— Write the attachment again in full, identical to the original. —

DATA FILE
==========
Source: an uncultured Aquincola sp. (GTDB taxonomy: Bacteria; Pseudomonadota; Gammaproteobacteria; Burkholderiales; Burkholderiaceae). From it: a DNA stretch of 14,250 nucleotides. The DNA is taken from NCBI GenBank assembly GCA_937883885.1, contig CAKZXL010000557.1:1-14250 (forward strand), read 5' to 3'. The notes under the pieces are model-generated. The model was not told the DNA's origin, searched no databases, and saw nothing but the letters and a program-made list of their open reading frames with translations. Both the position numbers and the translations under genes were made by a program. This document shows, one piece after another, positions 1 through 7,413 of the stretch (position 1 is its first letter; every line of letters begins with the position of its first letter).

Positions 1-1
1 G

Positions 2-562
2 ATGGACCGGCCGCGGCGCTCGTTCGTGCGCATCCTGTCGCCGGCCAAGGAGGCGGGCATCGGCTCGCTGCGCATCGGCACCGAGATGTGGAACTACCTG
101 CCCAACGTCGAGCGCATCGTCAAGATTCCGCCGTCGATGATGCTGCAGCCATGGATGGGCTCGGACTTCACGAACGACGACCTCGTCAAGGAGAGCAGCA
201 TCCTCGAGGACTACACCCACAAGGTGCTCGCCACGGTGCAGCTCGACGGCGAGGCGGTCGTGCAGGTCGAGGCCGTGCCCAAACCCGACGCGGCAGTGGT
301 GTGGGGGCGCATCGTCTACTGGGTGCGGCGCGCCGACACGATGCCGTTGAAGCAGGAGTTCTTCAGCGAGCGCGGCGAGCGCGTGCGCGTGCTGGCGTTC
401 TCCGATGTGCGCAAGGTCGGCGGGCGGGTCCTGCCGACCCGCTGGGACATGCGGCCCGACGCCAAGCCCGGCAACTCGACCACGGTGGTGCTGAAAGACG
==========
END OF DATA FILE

Source: an uncultured Aquincola sp. (GTDB taxonomy: Bacteria; Pseudomonadota; Gammaproteobacteria; Burkholderiales; Burkholderiaceae). From it: a DNA stretch of 14,250 nucleotides. The DNA is taken from NCBI GenBank assembly GCA_937883885.1, contig CAKZXL010000557.1:1-14250 (forward strand), read 5' to 3'. The notes under the pieces are model-generated. The model was not told the DNA's origin, searched no databases, and saw nothing but the letters and a program-made list of their open reading frames with translations. Both the position numbers and the translations under genes were made by a program. This document shows, one piece after another, positions 1 through 7,413 of the stretch (position 1 is its first letter; every line of letters begins with the position of its first letter).

Positions 1-1
1 G

Positions 2-562
2 ATGGACCGGCCGCGGCGCTCGTTCGTGCGCATCCTGTCGCCGGCCAAGGAGGCGGGCATCGGCTCGCTGCGCATCGGCACCGAGATGTGGAACTACCTG
101 CCCAACGTCGAGCGCATCGTCAAGATTCCGCCGTCGATGATGCTGCAGCCATGGATGGGCTCGGACTTCACGAACGACGACCTCGTCAAGGAGAGCAGCA
201 TCCTCGAGGACTACACCCACAAGGTGCTCGCCACGGTGCAGCTCGACGGCGAGGCGGTCGTGCAGGTCGAGGCCGTGCCCAAACCCGACGCGGCAGTGGT
301 GTGGGGGCGCATCGTCTACTGGGTGCGGCGCGCCGACACGATGCCGTTGAAGCAGGAGTTCTTCAGCGAGCGCGGCGAGCGCGTGCGCGTGCTGGCGTTC
401 TCCGATGTGCGCAAGGTCGGCGGGCGGGTCCTGCCGACCCGCTGGGACATGCGGCCCGACGCCAAGCCCGGCAACTCGACCACGGTGGTGCTGAAAGACG